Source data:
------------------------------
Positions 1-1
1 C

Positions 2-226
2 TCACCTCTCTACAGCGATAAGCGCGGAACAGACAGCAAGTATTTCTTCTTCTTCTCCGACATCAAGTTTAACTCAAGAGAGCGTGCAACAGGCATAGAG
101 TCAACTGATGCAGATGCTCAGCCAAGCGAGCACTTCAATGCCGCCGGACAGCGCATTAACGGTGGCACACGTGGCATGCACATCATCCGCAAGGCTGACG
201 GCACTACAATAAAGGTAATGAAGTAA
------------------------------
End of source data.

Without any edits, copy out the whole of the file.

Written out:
Positions 1-1
1 C

Positions 2-226
2 TCACCTCTCTACAGCGATAAGCGCGGAACAGACAGCAAGTATTTCTTCTTCTTCTCCGACATCAAGTTTAACTCAAGAGAGCGTGCAACAGGCATAGAG
101 TCAACTGATGCAGATGCTCAGCCAAGCGAGCACTTCAATGCCGCCGGACAGCGCATTAACGGTGGCACACGTGGCATGCACATCATCCGCAAGGCTGACG
201 GCACTACAATAAAGGTAATGAAGTAA